Religious Pensions
The governor also signed a bill into law that requires religious organizations in Rhode Island to give regular updates on the health of their pension plans.
“All Rhode Island workers and retirees deserve to know the truth about the health of their pension plan,” said Senate President Dominick J. Ruggerio, D-North Providence, said in a prepared statement.
The federal Employee Retirement Income Security Act of 1974 requires most private pension plans to send members a letter each year outlining the health of their plan. Pension plans administered by religious organizations had claimed exemption from federal reporting standards.
“This is common-sense legislation that provides members of church-run retirement plans the same level of transparency afforded to members of private pension plans, to help them know how their pension funds are doing,” said Majority Leader Shekarchi, D-Warwick, who along with Ruggerio submitted the bill in cooperation with General Treasurer Seth Magaziner.
The Rhode Island Catholic Conference took no position on the bill as such disclosure has been the practice of the Diocese of Providence for many years. Father Healey stated “We have long sought to be transparent by annually providing each pension plan participant a yearly estimate retirement benefit statement. Additionally, an annual independent audit of the Central Administration Funds and Diocesan Cemetery Operations discloses the plan’s health, which includes a detailed explanation of the plan’s overall status. This audit report is published in full on our diocesan website.”

Assisted Suicide
The 2019 legislative session ended without action on legislation which would permit Rhode Islanders given a diagnosis of less than six months to live the ability to obtain a lethal dose of drugs.
In testimony before the Senate Judiciary Committee on April 25, local and national pro-life leaders turned out to warn lawmakers about the consequences of allowing terminally-ill people to end their own lives.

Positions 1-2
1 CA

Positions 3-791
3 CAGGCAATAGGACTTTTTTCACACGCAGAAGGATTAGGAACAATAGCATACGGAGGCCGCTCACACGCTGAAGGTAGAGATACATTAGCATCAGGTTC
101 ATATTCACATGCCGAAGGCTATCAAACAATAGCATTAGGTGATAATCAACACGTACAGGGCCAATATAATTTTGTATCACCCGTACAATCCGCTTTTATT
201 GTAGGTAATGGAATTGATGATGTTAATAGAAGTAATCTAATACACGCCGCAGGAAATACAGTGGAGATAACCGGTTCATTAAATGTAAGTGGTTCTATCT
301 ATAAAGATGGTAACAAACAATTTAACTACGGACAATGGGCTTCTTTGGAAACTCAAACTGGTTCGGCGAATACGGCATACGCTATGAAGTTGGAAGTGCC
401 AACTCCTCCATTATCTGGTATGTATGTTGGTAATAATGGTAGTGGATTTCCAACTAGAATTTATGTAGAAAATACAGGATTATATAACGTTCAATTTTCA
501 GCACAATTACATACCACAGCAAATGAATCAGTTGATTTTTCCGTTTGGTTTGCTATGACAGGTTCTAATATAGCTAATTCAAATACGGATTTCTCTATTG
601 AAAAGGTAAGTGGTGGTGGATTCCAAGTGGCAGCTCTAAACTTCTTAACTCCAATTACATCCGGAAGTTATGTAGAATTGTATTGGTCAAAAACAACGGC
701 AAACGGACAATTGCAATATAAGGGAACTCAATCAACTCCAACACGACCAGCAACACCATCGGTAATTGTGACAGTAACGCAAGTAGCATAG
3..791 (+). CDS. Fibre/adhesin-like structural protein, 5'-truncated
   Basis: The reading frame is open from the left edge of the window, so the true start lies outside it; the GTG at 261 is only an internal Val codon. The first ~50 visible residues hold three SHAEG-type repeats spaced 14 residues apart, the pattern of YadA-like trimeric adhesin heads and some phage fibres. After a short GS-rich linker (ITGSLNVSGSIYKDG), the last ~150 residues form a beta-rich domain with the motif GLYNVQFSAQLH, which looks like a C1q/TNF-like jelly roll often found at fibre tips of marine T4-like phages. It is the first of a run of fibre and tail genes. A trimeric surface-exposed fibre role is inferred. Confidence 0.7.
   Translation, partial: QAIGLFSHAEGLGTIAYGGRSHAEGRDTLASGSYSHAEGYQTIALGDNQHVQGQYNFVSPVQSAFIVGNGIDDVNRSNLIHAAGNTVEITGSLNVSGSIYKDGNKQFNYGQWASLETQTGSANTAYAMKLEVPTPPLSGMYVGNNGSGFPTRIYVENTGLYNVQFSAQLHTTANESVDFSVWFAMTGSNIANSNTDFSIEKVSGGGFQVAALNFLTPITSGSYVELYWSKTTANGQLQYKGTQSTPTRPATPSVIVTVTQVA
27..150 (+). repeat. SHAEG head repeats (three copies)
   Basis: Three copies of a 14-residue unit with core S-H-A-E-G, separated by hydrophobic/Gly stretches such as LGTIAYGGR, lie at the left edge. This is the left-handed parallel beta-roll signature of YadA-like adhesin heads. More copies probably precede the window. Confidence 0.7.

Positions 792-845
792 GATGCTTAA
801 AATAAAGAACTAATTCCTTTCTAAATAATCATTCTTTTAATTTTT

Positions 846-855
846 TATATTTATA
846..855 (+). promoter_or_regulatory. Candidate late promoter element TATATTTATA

“Making this practice lawful would put your constituents, your friends, you family and even yourselves at risk,” said Barth Bracy, the executive director of the Rhode Island Right to Life Committee.
Bills to legalize assisted suicide in Rhode Island were heard this year before committees in the House and Senate, but were held for further review.
Physician-assisted suicide is currently legal in the District of Columbia, California, Colorado, Hawaii, Montana, Oregon, Vermont and Washington. Advocates of assisted suicide have pushed aggressively in recent years to expand “aid in dying” laws at the state level.
Catholic teaching is clear in saying that allowing someone to end their life by suicide is gravely immoral. The Vatican Congregation for the Doctrine of the Faith, in its 1980 Declaration on Euthanasia, said that the request of a gravely-ill person who asks for death is “almost always a case of an anguished plea for help and love.”
In written testimony on the legislation, Father Healey stated: “While some may view this legislation as a response to the understandable fears about pain and a loss of “dignity” that someone diagnosed with a terminal illness might face, we insist firmly that the answer to those fears should be a demand for appropriate medical treatment that provides adequate pain management and excellent palliative or hospice care. A terminally ill patient requesting a prescription to commit suicide deserves to be surrounded by compassion, not handed a prescription to take his or her life.”